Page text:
Perhaps a little-too-SmartReply
If you’ve been using the Gmail app on your smartphone over the last six months, you may well have taken heed of this feature but as it’s just been rolled out on Gmail’s desktop version, it’s worth flagging up. When you open up an email now, Google’s new SmartReply feature uses neural networking to give you three options for one-click replies based on its AI reading of the content.
It certainly makes sorting through your inbox a little more efficient, although there is something disturbingly dehumanising about the whole process. My rule-of-thumb is, if the email warrants nothing more than the shortest of replies, then grand. For anything else, let’s unite and keep control in human hands (for now).
Having said all that, for nothing other than comedic value, it’s often worth checking out Gmail’s suggested replies. While writing this piece one of my less-literate directors (he has many other gifts) emailed me some copy that he wanted re-writing with a dash of flair and panache (my words not his). He signed off his email with, “Thanks. I am useless at that sort of stuff”. One of Gmail’s suggestions was the blunt and brutal, “I know!”
Oh, to live in hover
I’ve been waiting all my life for the hoverboard from Back to the Future II to be invented, but for now I’ll settle for Gmail’s new Hover Action. It may not be revolutionary but, as Spike Milligan once most wondrously illustrated, sometimes it’s the “little things that count.”
With your ‘display density’ set to ‘default’ (this is the view option I’d recommend), when you hover your cursor arrow over an email it will bring up an icon bar. This will give you the option to do things like archive, delete, snooze, mark as read or RSVP without having to go through the shenanigans of having to actually open the damn thing – and given that we open less than a quarter of the emails we receive, that’s no bad thing in my book.
Nudge, nudge, wink, wink
So many emails, so little time. Distinguishing the necessary from the cacophony is often like panning for gold at Afon Wen. Well, now Gmail will hand-deliver the nuggets right to your door with no need for a sieve or a pitched tent in Dolgellau. From within the brown trout-filled sludge of your inbox, Gmail will dish up suggestions to follow up on old emails.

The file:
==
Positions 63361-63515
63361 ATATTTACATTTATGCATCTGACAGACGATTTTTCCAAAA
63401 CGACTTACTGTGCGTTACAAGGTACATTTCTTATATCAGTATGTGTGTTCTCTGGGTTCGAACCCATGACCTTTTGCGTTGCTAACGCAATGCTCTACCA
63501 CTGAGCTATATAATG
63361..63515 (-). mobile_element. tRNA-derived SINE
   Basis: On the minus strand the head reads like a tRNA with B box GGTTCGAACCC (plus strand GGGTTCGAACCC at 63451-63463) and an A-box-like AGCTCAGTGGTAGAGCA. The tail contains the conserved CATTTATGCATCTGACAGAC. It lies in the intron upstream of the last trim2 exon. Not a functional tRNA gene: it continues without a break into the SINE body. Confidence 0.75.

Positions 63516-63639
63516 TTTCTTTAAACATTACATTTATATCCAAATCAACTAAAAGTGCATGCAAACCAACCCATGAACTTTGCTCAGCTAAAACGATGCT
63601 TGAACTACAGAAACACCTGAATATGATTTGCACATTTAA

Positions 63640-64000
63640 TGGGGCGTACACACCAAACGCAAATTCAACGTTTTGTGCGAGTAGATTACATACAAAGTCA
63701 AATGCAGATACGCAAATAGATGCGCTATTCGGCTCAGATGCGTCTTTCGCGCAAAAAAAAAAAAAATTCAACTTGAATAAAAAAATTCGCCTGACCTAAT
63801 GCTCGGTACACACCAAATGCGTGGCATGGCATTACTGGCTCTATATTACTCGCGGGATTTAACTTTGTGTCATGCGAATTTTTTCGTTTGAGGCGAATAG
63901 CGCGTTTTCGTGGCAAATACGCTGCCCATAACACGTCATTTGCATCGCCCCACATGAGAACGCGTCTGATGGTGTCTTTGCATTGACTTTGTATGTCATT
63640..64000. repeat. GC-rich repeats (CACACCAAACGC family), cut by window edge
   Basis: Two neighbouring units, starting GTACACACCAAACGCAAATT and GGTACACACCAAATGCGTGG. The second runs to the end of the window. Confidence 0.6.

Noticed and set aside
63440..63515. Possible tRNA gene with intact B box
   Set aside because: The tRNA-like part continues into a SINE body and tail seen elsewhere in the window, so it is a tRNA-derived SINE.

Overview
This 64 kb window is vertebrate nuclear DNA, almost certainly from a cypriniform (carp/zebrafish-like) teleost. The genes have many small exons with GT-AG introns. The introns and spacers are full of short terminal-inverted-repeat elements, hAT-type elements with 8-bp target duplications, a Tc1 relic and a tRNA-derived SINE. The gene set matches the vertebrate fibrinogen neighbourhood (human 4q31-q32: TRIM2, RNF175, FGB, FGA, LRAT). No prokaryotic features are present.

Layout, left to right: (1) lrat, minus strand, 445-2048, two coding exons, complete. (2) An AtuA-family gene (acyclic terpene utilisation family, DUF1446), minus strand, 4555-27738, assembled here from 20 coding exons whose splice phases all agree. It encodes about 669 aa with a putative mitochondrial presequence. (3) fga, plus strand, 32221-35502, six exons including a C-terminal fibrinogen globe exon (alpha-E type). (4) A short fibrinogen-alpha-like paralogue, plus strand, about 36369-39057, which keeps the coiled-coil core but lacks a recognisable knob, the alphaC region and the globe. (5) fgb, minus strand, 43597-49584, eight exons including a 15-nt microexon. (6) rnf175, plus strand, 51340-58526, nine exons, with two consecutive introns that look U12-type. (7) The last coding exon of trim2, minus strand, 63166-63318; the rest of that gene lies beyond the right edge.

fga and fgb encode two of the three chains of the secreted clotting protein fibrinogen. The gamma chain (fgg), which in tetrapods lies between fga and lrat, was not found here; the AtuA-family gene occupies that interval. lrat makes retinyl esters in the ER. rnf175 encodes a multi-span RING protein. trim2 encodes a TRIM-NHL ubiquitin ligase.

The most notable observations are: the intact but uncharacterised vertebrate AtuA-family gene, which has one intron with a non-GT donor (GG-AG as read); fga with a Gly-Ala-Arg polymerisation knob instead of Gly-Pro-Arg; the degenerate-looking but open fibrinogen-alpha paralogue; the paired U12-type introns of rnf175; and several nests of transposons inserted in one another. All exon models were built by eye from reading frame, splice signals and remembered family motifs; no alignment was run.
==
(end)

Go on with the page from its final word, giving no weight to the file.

These prompts, called nudges, will ‘nudge’ (hence the name) the neglected message up to the top of your inbox. And if that’s not obvious enough for the likes of you and me, it will also signpost a little reminder along the lines of, “Received 3 days ago. Reply?” You can adjust these ‘nudges’ in your Settings by choosing what sort of messages you’d like to receive nudges for or you can just turn them off completely.
I long for simpler days of ‘You’ve got mail’
If you’re not yet ready for these changes to “shake your windows” and “rattle your walls” (Bob again), you can choose to keep your old Gmail look by clicking on the ‘Cog’ icon and selecting “Go back to classic Gmail.” You’ll be able to nostalgically cling onto the past until mid-October but then you’ll have no choice but to accept that the times they are a-changin’.
** If the clock icon doesn’t appear, it is most likely because you need to set Conversation View to ‘on’ in your Settings. You can click on the cog icon in the top right-hand corner of your window to get to Settings, scroll down and choose the ‘on’ option beside Conversation View. This will have the useful benefit of grouping your emails into one strand rather than a whole load of individual emails clogging up your inbox.